In a letter to the Office for Tax Simplification, he said that he was interested in reviewing ‘how gains are taxed compared to other types of income’.
The announcement follows plans for the OTS to look into the current state of the system, in relation to the current economic climate.
A recent report from the Office for Budget Responsibility (OBR) forecasted that a COVID-19 triggered recession will create a budget deficit that could hit up to £322bn.
For many years, There have been claims from financial experts and city advisors that taxes – a levy on any profit made when selling an asset – are too low in comparison to current income tax rates.
Furthermore, there have been claims from critics that the government has not done enough to stop the wealthier members of society exploiting the current system.
Current income tax rates for those earning more than £50,000 p/a is 40%-plus – however, the average capital gains tax on the sale of extra assets (including shares, second homes and highly valuable possessions) is at 15%.
Following the ‘Summer Budget’ announcement by the Chancellor – which saw drastic changes to VAT and National Insurance – there are fewer options available for the government to raise funding.
OBR revealed that Sunak’s office is likely to suffer from a sharp decline in capital gains tax receipts over the next few years, as property and assets decrease in value due to the impact of the coronavirus pandemic.
Boris Johnson’s government has suffered from public anger after he suggested people should ‘clap for the bankers’ – in a move similar to the weekly NHS clap. This, for many, showed that he would not be open to various tax increases – especially for the wealthier households of the UK.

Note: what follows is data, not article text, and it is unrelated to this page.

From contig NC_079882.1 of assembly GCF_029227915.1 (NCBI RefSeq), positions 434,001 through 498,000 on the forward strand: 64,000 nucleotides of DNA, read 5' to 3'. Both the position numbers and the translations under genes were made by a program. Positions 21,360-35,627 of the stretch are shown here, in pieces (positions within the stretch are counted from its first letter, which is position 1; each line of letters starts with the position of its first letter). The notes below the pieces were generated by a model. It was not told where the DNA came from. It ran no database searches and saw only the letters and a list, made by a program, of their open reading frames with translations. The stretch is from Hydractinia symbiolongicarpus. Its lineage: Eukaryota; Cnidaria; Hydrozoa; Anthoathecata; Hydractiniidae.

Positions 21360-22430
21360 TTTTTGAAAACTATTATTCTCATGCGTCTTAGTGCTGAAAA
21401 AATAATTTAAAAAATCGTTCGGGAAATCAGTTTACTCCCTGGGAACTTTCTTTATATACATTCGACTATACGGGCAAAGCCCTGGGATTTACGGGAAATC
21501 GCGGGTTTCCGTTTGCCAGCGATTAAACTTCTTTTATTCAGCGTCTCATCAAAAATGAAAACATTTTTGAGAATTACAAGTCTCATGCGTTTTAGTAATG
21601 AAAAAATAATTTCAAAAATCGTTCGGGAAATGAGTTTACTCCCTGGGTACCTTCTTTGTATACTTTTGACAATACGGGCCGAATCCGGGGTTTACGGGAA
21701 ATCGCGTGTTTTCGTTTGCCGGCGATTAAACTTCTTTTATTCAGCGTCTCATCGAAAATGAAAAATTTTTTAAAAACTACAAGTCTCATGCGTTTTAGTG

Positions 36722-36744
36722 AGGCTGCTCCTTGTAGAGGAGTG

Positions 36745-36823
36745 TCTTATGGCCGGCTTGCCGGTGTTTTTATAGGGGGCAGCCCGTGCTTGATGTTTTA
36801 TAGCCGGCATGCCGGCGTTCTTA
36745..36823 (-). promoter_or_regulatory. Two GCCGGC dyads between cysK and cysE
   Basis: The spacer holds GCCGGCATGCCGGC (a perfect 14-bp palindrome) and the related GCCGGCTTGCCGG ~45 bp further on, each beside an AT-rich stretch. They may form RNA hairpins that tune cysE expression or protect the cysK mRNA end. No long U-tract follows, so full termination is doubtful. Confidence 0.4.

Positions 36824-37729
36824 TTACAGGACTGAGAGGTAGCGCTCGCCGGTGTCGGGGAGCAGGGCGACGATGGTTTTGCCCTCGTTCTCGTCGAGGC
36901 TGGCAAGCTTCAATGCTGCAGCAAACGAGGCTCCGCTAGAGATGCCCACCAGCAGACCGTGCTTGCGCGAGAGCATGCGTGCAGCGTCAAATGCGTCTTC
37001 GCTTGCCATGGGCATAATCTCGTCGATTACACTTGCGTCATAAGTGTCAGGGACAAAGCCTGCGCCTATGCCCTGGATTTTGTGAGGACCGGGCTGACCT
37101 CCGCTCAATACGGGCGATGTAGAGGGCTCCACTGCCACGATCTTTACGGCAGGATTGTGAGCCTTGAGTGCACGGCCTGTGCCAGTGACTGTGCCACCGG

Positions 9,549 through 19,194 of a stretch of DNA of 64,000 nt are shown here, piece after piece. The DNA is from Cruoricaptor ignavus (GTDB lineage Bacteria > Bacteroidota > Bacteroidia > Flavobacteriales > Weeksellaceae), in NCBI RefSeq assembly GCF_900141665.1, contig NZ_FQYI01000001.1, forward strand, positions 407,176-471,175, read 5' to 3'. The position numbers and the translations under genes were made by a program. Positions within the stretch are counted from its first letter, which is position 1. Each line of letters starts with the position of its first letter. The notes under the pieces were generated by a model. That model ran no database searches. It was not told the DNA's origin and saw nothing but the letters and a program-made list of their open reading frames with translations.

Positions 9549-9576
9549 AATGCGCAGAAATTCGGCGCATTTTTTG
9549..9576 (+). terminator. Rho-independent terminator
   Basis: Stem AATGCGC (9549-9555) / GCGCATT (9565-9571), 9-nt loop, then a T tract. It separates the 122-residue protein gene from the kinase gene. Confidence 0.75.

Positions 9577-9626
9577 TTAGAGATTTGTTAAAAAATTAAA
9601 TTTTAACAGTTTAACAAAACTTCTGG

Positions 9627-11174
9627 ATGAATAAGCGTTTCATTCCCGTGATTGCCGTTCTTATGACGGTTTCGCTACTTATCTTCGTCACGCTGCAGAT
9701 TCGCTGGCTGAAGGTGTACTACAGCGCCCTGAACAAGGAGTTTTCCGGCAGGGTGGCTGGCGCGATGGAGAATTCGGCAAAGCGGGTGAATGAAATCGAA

When the debate was brought up in the Commons, he said: “Our innovators, our wealth creators, our capitalists and financiers – because, in the end, it is their willingness to take risks with their own money that will be crucial for our future success.”
With further criticism around the relatively low funding the government received from corporation tax – and Tory MPS traditionally against tax increases for the richer members of society – it was previously highly unlikely for a Conservative Government to target the highest earners.
With the future of Capital Gains Tax still yet to be decided by the Chancellor and the government, there could still be further changes on the horizon.
Nathan Long, Senior Analyst at Hargreaves Lansdown hopes the government airs on the side of caution, and that no decision are made imminently.
He said: “Fears of a one-off raid on wealth to pay for the cost of the Covid 19 bailout did not come to pass either – although a review of all taxes on wealth including Capital Gains Tax, Inheritance Tax, Stamp Duty and Council Tax may still surface in the autumn. We’d like a system which incentivises people to invest well and for the long term and encourages wealth to trickle between generations. Any one off, knee-jerk raid on wealth would be hugely damaging to the fragile confidence of savers and investors.”
With the future of the UK economy looking evermore dreary, a drastic change might be the only way the government could counter any further economic troubles.
Nimesh Shah at tax and advisory firm Blick Rothenberg comments: “The significant Government support throughout the pandemic and the latest measures all come at a cost – the furlough scheme and Job Retention Bonus will cost over £100bn. There has been speculation that there will be a universal increase to income tax, higher capital gains tax, the introduction of a wealth tax and NHS surcharge. It’s inevitable that taxes do need to increase, and I suspect the Chancellor is saving that for a possible bleak winter.”